Del Toro: We had a pretty seamless [process] where we were all discussing stuff from the get go. We had table readings where these guys were very, very frank about this is what we need. And the great thing is they had one of the writers there, which was me, so I made the changes immediately. They were very involved in choosing their wardrobe or choosing their props, things like that. The day-to-day, I was there as a resource if they needed me. Sometimes they would ask me for, whether it was just a point of view or a practical thing, can we delay my scene or pull it off or 'I don't think I'm prepared,' so from my side it was pretty seamless.

Bailee Madison described the way you helped her get emotionally ready before scenes, then would signal Troy to start filming.

Del Toro: Yes -- well, you know, I knew a few tricks. But she's a monster! I wish I could take any credit, but the thing with Bailee is you just need to protect her from any of us thinking we can do a much better job than her, in directing herself. I think that's true with a great child actor. Like the girl in Pan's Labyrinth, I can tell you exactly when I was involved and exactly when I was not involved, and she was also self-calibrating. People think that a great actors' director is a guy that comes in every time and gives you an insight... it's the guy that knows when to stay the fuck out of there if he's not needed, and directors make the mistake of thinking that after every take they need to go in and really have an Elia Kazan moment with their actor. It's about stay the fuck away until they need you, you know? And that's it. I think Bailee as a child actor is like that.

Would you agree, Katie?

Holmes: Definitely -- and I think like anything actors have to know when to listen, and when to pretend they're listening. [Laughs] It was a real pleasure to work with Bailee, she's so professional and kind. But she's so dedicated to her work and this was intense work. It was very important that these emotional connections were there between the characters, that these bonds were happening, and she had a lot of heavy lifting to do. Her performance needed more than scares and yells and screams from the monsters, we had to really believe her pain and be with her. Right away, just the way she looked at you, we were like, 'Oh, we got it -- done!' She's incredible. Her heart just comes through her eyes when you watch her.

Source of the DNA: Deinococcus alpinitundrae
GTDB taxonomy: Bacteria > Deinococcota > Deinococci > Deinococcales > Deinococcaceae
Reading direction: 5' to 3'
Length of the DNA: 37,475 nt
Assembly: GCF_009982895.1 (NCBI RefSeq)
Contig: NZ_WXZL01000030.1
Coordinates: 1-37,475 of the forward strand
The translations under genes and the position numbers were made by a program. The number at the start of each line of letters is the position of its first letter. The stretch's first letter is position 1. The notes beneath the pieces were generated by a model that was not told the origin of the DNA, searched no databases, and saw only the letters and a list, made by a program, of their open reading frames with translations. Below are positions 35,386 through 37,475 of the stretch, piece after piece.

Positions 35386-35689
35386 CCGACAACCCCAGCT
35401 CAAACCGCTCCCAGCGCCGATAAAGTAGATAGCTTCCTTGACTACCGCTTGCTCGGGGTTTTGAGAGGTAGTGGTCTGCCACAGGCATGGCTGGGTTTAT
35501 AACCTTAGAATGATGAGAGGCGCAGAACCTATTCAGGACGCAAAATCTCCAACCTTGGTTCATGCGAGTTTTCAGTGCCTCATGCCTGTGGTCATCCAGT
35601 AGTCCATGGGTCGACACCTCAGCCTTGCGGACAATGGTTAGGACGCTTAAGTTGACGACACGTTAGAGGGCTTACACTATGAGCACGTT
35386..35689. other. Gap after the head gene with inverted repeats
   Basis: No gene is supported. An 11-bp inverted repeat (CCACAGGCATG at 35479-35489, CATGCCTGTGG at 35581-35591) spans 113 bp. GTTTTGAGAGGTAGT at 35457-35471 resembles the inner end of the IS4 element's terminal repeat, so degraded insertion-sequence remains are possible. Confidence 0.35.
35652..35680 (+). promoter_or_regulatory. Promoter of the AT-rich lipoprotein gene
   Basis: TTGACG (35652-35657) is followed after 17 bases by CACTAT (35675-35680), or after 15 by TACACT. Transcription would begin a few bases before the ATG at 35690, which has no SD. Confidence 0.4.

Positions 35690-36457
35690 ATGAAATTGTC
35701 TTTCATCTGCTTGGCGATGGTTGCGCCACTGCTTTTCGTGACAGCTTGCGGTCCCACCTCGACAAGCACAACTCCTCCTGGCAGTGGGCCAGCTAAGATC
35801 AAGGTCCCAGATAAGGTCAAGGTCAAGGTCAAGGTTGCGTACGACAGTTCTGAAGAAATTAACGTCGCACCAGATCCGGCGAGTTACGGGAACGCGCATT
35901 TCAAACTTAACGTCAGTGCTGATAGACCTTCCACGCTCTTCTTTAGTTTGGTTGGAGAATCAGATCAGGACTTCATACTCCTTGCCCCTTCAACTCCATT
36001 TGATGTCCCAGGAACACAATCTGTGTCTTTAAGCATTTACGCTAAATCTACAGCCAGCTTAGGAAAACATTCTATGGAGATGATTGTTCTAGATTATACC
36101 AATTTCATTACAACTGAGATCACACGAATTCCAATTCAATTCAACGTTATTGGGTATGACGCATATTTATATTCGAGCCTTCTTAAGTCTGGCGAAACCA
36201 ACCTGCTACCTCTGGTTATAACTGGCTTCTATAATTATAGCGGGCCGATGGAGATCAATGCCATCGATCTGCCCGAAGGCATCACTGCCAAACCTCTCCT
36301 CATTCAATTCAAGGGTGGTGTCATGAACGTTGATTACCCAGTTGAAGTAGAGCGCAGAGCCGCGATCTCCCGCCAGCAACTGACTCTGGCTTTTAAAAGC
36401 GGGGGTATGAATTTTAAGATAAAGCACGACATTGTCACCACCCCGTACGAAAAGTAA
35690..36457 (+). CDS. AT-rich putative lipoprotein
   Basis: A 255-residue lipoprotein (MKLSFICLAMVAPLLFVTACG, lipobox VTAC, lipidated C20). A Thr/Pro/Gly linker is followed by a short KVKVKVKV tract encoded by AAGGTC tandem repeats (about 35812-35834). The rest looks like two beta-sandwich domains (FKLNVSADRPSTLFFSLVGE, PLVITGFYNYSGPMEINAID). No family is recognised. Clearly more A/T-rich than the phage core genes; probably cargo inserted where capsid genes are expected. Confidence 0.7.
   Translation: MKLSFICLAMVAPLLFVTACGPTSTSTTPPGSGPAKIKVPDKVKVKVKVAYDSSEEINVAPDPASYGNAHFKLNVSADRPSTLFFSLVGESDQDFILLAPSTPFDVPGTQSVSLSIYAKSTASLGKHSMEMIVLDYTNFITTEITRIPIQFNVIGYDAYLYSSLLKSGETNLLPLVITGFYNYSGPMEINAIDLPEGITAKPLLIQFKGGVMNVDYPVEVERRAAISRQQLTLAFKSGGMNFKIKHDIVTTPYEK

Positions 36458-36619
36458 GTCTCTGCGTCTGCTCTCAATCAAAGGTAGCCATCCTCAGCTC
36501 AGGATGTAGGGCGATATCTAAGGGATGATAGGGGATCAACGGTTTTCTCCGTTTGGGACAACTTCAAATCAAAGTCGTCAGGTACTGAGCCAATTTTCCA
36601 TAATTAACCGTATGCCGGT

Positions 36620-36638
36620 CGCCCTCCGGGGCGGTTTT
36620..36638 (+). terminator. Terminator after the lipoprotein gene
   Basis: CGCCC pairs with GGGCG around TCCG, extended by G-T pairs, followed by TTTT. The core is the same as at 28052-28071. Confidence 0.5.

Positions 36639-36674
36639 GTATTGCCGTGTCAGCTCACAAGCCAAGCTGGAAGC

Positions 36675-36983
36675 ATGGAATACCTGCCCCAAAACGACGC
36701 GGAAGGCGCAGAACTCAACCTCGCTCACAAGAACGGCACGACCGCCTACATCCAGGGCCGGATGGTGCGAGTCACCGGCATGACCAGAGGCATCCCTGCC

Del Toro: But you know, let me say this -- everybody else, all of us to some point after the screenplay was there, all the rest of us are interchangeable. The reality is that Bailee and Katie, without them, the entire edifice collapses. Because in a strange way it's almost like a single character; Kim is the future of Sally or Sally is her past. In a way they are a single character, struggling, and without them the movie would collapse. We'd have another guy playing the caretaker or another guy playing this or that -- they are the moral, ethical, emotional center of the movie and there's no doubt in my mind that that's true. [Pause] And Bailee is also very good at pretending when she's listening.

Holmes: [Laughing] She really is!

Del Toro: There were moments when I saw Bailee and she was nodding, [affects high voice] 'Oh, thank you, that's very interesting,' and you were like, she's not gonna do it!

Guillermo, can you explain what happened with your At the Mountains of Madness project?

Del Toro: At the Mountains... it's tragic what happened to it. We were very close to it. We were doing the movie together, Tom [Cruise] and I, and we loved the screenplay passionately. I worked with Tom for a long, long time -- many, many months. We were very close in the partnership in creating it, and when it collapsed, it collapsed four days before we opened offices in Toronto. So it was a big surprise. But you know what? I think it's either going to happen one day in the right way, or I really think the worst thing that can happen to a movie like that is for it to get filmed the wrong way. There are two ways of preserving the greatness of a movie: Making it, or not making it. But what you cannot do is make it the wrong way because you needed to make it, that's silly.

And speaking of making things the right way -- you seem to be having a lot of fun with Pacific Rim.

Del Toro: [Laughs] Yes, I am! It's almost too much fun. The thing I love most in the world is monsters, and we are creating great monsters. We are literally in the paradise field, the Elysium field, of monsters right now. And we've barely started. We have still many months to create the monsters and we're making sure we create and deliver the finest monsters fit to be created onscreen.

Don't Be Afraid of the Dark is in theaters Friday and is rated R for violence and terror.